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Posts tagged History (406)
Nos 271 to 280
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Charles Villiers Stanford
Lives of the Saints
St Aidan Returns King Penda’s Fire
When Penda tried to burn down Bamburgh Castle, St Aidan turned the pagan King’s own weapons against him.
Based on an account by Saint Bede of Jarrow
(672-735)

A FORTRESS was raised at Bamburgh by Ida, the first King of the coastal Kingdom of Bernicia, in 548. At that time, it was called Dinguoaroy; it was later named Bebbanburgh after Bebba, wife of Ida’s grandson Æthelfrith.

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No. 271
Charles Avison
Modern History
Sharp’s Castle
At Bamburgh, John Sharp organised free healthcare and education, bargain groceries, and the world’s first coastguard service.

BAMBURGH Castle was the property of the Crown until 1610, when its guardians, the Fosters, were granted ownership in recognition of long service. But it was a shadow of its former glory, and to make matters worse, Tom Foster made the two-fold error of getting into debt and backing the Jacobite Rebellion of 1715.

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No. 272
2 two-part story
John Field
Lives of the Saints
St Patrick of Ireland
After escaping from six years as a slave in Ireland, Patrick wanted only one thing: to go back.

AT sixteen, Patrick was abducted from his comfortable home and smuggled across to Ireland, where he was put to work as a shepherd.

He was thus deprived of a Roman education (his father was a Roman citizen and town councillor), but out on the hard hills, Patrick learnt to pray, and to trust in Providence.

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No. 273
Charles Villiers Stanford
Discovery and Invention
Queen Victoria (1837-1901)
Cragside: the Home of Modern Living
Lord Armstrong’s home was an Aladdin’s cave of Victorian technology.

CRAGSIDE House was developed over several years by Victorian industrialist William Armstrong, starting in 1863.

A keen naturalist, he planted his land with seven million trees and shrubs, chiefly conifers and rhododendrons, and created what remains one of Europe’s largest rock gardens.

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No. 274
Sir William Sterndale Bennett
Anglo-Saxon History
King Alfred the Great (871-899)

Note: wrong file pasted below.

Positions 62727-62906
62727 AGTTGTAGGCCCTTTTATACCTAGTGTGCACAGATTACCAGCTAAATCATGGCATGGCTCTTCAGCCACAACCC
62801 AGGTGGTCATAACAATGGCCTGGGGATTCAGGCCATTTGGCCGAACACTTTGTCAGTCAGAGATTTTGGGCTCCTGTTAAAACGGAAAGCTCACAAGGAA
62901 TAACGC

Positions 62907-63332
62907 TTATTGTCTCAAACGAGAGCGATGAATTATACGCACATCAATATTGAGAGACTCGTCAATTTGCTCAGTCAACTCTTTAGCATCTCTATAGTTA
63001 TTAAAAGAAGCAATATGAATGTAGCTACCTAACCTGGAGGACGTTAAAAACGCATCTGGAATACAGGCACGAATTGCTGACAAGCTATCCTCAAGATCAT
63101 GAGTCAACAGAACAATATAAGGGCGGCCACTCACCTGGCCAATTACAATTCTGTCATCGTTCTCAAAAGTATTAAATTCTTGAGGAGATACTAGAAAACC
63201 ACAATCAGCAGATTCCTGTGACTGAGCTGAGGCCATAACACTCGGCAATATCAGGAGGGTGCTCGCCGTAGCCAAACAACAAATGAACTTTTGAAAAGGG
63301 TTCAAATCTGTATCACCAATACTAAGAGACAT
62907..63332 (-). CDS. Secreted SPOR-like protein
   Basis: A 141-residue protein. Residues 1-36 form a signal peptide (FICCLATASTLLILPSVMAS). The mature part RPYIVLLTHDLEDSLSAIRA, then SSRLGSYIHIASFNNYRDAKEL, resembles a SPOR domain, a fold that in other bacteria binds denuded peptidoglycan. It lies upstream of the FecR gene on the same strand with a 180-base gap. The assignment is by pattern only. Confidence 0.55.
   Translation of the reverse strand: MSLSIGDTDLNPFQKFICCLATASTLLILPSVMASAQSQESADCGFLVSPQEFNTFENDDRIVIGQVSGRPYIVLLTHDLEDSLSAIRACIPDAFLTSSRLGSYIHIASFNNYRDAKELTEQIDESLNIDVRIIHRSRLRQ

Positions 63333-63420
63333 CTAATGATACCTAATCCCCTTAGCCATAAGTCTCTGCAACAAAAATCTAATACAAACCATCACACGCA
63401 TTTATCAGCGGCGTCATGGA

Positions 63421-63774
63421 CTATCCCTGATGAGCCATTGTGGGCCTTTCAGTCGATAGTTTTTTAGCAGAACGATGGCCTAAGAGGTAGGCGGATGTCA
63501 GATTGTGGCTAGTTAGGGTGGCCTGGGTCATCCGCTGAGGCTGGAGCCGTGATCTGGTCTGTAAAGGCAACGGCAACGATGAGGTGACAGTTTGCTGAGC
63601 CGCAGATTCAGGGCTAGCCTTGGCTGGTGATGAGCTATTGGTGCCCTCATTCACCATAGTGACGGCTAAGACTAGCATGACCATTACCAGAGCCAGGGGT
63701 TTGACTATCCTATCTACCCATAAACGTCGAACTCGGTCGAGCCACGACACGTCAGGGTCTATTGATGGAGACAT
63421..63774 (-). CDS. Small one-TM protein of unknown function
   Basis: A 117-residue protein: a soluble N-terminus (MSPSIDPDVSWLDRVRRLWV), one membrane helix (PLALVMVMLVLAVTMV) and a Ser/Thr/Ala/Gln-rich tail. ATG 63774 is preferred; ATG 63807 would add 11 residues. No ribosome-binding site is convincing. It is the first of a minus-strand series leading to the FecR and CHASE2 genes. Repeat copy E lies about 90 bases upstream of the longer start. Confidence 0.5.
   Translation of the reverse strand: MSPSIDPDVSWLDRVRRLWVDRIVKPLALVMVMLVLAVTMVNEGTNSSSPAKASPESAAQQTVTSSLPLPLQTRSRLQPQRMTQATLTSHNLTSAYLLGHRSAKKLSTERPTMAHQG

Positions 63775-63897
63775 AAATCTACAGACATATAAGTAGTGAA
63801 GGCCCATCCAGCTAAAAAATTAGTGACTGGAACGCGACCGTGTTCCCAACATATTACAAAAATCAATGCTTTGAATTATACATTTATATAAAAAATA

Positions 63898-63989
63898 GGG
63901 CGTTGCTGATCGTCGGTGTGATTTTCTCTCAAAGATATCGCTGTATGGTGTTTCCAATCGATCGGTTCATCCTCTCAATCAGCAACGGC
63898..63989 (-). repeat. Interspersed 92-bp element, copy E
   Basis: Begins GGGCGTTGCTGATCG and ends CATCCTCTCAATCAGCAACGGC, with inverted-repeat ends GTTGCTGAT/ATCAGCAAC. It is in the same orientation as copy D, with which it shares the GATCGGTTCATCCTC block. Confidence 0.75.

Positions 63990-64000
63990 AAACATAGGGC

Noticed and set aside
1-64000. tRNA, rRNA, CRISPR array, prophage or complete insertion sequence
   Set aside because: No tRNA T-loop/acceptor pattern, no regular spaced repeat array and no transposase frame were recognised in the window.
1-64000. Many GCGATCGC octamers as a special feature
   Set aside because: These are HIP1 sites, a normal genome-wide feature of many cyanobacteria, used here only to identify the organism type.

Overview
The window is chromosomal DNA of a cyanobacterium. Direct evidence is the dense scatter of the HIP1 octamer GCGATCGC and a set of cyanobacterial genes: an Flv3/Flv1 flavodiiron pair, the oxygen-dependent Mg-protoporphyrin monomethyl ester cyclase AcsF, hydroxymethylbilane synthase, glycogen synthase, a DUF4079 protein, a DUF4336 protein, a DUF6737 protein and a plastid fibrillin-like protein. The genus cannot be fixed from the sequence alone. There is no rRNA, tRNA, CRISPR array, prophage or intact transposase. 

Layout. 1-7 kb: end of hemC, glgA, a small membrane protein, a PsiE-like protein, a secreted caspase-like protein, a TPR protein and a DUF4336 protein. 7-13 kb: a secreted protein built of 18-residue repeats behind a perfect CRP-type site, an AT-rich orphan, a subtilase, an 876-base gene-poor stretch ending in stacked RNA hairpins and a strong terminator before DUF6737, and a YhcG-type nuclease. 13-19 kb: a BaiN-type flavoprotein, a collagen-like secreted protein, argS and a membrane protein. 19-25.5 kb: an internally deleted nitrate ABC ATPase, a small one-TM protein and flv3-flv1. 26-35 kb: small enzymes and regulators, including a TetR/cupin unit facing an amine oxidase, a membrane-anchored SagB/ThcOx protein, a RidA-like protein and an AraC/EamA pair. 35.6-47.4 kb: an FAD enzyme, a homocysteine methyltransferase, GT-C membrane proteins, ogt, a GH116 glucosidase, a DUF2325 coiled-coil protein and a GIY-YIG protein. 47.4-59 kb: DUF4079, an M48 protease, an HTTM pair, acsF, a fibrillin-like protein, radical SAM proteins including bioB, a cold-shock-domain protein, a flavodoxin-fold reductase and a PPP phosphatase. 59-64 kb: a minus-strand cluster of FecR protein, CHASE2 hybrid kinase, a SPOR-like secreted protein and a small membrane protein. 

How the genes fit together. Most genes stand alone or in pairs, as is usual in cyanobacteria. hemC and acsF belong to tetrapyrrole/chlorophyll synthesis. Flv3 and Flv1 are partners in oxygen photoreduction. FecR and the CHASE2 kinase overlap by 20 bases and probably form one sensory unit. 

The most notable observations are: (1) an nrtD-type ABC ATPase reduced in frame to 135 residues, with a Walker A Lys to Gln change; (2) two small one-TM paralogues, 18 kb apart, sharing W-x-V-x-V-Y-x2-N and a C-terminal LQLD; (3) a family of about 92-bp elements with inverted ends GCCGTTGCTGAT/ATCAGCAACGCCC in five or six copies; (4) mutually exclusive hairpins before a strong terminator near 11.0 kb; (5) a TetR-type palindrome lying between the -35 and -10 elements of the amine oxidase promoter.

Alfred Learns To Read
Even as a child, King Alfred couldn’t resist a challenge.
By Charles Dickens
(1812-1870)

AT twelve years old, Alfred had not been taught to read; although, of the sons of King Ethelwulf, he, the youngest, was the favourite.

But he had — as most men who grow up to be great and good are generally found to have had — an excellent mother.

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No. 275
2 two-part story
George Frideric Handel
Anglo-Saxon History
Anglo-Saxon Britain (410-1066)
King Edwin and the Hand of Destiny
Forced from his throne and threatened with murder, Edwin makes a curious bargain for his deliverance.
Based on an account by Saint Bede of Jarrow
(672-735)

EDWIN should have inherited the crown of Deira from his father Ælle. Instead, Edwin’s brother-in-law Æthelfrith, King of neighbouring Bernicia, emerged as King of a new and powerful joint kingdom called Northumbria, and Edwin was driven out.

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No. 276
2 two-part story
Byzantine Chant
Lives of the Saints
Caedmon Learns to Sing
A shy and unmusical stable-hand suddenly began to sing wise and moving hymns.
Based on an account by Saint Bede of Jarrow
(672-735)

THE farmhands on the estates of the monastery at Whitby liked a song in the evening, but whenever the harp looked like coming his way, Caedmon would slip out and go to bed in the stables.

On one such occasion, a man appeared in his dreams and greeted him. ‘Caedmon’ he said, ‘sing to me’.

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No. 277
John Playford
Norman Era
King Stephen (1135-1154)
The Tichborne Dole